There is no government policy to maintain an open market for computer hardware, and to create competitive market conditions. The result is a room for monopoly for few manufacturers in the mainframe. The procurement process didn't support migration towards any particular set of technical standards. Across the public sector computers are using different operating system software, software applications, and data standards. This situation has compounded the problem of inter -agency coordination and Information sharing. A particular case is the Treasury where the Government payroll is in the ICL ME29 and the AID Management System is in the Unisys PCs, The Customs and Duty applications are run in the IBM personal computers.
6.3.4 SOFTWARE STANDARDS:
The departments of the Ministry of Finance themselves have been endeavouring to computerise their business systems on their own. This scattering tendency results into unharmonized systems which are difficult to integrate the entire Finance Management Information System. There are no mechanisms and arrangements to keep pace with demand of standards in Software development. User demand for "Open Systems" has been driving the computer market for the past few years. In essence, Open Systems mean the ability to:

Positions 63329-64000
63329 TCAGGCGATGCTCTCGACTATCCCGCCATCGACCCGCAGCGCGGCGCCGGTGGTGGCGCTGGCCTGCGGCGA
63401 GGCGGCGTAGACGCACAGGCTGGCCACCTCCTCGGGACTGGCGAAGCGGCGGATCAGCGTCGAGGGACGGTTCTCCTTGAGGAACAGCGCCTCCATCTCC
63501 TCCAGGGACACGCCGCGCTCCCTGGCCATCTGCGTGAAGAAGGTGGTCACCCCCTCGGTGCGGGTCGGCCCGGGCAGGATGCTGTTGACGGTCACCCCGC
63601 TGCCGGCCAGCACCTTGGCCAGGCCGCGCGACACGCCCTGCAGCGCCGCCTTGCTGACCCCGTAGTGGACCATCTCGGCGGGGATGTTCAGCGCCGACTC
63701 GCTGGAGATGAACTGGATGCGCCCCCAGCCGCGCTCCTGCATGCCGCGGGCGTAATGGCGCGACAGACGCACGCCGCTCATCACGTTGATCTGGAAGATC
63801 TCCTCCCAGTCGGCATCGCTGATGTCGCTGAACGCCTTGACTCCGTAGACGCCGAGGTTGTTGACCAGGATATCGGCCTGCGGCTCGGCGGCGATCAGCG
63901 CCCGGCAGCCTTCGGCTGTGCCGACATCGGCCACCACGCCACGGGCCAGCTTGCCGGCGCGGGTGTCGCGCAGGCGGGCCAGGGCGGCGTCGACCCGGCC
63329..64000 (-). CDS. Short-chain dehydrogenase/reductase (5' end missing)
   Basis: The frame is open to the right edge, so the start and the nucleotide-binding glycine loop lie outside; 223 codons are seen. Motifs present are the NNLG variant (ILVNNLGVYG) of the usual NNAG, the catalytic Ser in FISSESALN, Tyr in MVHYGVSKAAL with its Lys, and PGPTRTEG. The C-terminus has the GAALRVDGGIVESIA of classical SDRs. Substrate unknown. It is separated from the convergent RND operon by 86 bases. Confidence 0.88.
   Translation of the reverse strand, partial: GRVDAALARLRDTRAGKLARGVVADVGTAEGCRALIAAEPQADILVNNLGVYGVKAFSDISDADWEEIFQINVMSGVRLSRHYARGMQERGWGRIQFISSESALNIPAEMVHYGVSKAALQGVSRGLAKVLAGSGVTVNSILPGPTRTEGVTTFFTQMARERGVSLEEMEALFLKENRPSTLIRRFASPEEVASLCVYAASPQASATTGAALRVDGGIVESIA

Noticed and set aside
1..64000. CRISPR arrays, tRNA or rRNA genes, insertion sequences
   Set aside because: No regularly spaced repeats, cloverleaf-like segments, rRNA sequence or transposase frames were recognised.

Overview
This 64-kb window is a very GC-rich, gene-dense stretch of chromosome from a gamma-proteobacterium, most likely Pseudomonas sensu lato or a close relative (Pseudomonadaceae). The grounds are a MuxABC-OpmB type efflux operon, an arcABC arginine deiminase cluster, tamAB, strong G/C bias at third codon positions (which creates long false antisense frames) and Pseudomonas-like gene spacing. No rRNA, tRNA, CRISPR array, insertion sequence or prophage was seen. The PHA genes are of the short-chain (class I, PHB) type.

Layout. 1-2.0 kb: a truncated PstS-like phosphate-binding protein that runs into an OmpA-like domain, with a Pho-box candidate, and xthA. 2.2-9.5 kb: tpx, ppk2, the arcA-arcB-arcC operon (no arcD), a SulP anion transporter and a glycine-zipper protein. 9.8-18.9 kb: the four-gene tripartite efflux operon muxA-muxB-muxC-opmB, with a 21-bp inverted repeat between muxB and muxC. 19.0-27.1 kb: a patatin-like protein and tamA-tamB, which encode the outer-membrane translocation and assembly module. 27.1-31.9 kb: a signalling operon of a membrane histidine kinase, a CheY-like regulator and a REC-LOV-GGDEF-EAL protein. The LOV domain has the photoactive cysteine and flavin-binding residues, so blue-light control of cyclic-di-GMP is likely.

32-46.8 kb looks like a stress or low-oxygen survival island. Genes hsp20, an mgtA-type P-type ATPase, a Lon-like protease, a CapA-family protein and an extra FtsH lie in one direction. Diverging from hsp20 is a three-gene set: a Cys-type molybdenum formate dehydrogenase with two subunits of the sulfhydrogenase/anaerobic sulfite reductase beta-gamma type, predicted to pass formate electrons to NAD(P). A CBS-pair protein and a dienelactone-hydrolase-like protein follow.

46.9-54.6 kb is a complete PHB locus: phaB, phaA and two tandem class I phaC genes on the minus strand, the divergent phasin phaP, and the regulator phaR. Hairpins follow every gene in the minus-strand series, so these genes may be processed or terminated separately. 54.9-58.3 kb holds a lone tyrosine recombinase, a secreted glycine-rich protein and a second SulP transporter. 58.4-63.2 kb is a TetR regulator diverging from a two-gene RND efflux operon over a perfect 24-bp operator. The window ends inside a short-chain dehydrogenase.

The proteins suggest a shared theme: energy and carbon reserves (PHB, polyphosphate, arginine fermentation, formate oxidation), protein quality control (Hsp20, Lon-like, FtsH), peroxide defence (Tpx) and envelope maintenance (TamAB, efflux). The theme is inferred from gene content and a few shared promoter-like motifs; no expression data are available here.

(a) run an application on a wide range of different hardware environments without rewriting;
(b) link together different types (generations) of computers in a way most convenient to the user;
(c) communicate between applications running on different environments across a network system.
Open Systems provide greater consumer choice and reduce barriers to entry in the hardware and software markets by freeing users from technological dependence on large computer manufacturers. As yet Tanzania has not developed (or adopted) standards for "Open Systems" nor has public procurement of Informatics technologies used as an Instrument to support user migration from proprietary to Open Standards. There are no specific measures within a coherent policy framework to accelerate the development of software industry. Specifically there are no Government long- term commitment to:
i) Training and Education in Software Engineering
ii) software assurance